Heard an intriguing quote from an unlikely source during my commute .mp3 listening. The discussion started in relationship to how “Christmas” seems to get earlier and earlier every year, no longer held back by the buffer of Thanksgiving. I bet nobody will Guess Who…
“If we’re not self-consciously following and walking through time being guided by the Christian calendar, then we tend to get things out of whack. In other words, if I’m following the Christian calendar, there’s no question; I know what the most important thing in history is. The most important thing is that Jesus came, he lived among men, he died on the cross, he rose again from the dead, he ascended up into heaven, and he poured out his Spirit. That’s what is important, that’s the most important thing that ever happened.
“The pilgrims making it through that first winter was great, and it’s wonderful. But that’s not the most important thing that ever happened. The colonies declaring their independence from Great Britain, I think was a good thing; I’m thankful for it, I’m thankful for their example, I’m thankful for their courage, I’m thankful for many, many things about that, but that’s not the most important thing in history. My children’s birthdays are important, and I want to celebrate them, and we do. But that’s not the most important birth that’s happened in history. It’s fine to celebrate these things if we keep them in perspective.
“The problem is, without the Christian calendar, we don’t keep them in perspective, so that people begin to think, ‘If I don’t say the pledge of allegiance, or if I don’t sing the national anthem, I’m a very bad person.’ Well, maybe I am, but that doesn’t necessarily indicate that. What if I’m from Norway? I may be a very godly person, but I don’t feel compelled to say the pledge of allegiance, and I certainly don’t want to sing the national anthem. It’s not my country. And I don’t think those things necessarily tell you anything about the patriotism of a person, but we’ve gotten that way in part because that’s how we view ourselves. We view ourselves as Americans first, and oh yes, we are Christians. And that’s important too. and we almost fall over ourselves, after a while, realizing, we know instinctively that’s not right, to think of ourselves as Americans first, or to be more offended over the fact that somebody said something against America than we are when they say something against Jesus.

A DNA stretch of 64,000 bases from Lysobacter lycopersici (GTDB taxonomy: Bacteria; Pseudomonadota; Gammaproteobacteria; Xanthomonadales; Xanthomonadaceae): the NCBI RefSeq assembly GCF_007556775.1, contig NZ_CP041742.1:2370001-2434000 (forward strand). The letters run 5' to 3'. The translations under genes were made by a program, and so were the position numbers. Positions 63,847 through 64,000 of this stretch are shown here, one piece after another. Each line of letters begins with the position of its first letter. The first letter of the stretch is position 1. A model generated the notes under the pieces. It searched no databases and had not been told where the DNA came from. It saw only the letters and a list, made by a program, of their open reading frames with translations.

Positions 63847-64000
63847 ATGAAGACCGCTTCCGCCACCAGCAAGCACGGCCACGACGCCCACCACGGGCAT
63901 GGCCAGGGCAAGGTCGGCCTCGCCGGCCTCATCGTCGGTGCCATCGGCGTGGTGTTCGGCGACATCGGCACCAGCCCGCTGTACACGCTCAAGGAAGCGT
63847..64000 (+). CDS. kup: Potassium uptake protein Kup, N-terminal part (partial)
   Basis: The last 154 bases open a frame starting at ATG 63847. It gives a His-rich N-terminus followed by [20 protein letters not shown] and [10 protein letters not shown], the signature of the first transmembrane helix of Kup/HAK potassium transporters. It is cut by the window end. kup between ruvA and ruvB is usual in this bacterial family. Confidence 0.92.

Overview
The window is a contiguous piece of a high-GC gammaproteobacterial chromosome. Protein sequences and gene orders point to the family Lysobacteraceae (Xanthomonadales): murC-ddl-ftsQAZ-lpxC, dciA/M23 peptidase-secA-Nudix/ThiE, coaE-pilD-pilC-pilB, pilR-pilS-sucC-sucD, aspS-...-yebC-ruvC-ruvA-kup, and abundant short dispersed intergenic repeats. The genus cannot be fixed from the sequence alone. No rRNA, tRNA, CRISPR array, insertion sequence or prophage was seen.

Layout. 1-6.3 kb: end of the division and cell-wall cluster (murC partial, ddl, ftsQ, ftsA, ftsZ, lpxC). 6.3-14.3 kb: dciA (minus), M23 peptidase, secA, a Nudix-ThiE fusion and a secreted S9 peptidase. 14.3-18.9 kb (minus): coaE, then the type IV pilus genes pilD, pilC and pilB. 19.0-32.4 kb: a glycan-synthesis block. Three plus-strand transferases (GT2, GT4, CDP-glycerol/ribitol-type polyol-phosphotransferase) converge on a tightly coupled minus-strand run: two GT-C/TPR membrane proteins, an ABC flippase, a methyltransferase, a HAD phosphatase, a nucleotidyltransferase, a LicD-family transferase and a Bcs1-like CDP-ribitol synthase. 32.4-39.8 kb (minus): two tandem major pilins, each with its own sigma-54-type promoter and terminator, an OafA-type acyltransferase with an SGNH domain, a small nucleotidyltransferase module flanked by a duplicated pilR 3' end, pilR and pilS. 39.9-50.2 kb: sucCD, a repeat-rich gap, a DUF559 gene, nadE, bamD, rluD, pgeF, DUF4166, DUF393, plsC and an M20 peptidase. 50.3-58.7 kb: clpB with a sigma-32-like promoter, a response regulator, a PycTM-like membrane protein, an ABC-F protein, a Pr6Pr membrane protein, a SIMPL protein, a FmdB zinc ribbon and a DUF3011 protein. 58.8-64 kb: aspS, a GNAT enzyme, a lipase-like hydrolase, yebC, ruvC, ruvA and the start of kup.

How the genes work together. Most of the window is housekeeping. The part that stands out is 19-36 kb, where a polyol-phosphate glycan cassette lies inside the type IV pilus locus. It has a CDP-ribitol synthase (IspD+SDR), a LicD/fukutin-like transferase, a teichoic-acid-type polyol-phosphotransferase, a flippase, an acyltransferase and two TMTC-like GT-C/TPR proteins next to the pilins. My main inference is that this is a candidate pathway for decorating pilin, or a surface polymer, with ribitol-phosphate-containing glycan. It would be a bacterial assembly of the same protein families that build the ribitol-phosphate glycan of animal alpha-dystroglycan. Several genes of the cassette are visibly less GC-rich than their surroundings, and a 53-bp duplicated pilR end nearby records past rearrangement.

“We are not Americans first. We are thankful for our country, we love our country, we want to support our country and do good to our country; we’re good neighbors, we follow the fifth commandment, we honor our fathers and mothers. But we are Christians first. [For] the same reason we don’t have flags in our churches — why? Is it because we hate America? No! It’s because we realize the church is a different family. The church is the primary family, that’s the family that includes all nations and peoples. And I really don’t want a Korean coming into our church thinking ‘This is an American church.’ No, it’s a Christian church. And you need to understand that we are Christians first, and we recognize our brotherhood — that water is thicker than blood. We are Christians first, and baptism is far more important than the nation of your origin — that’s far more important. And every Christian knows that, but we tend to lose sight of that, in part — and it’s in part –because we don’t think anymore [of?] time in terms of Jesus and his life and his work. And that’s why the [church] calendar is important — or one of the reasons.”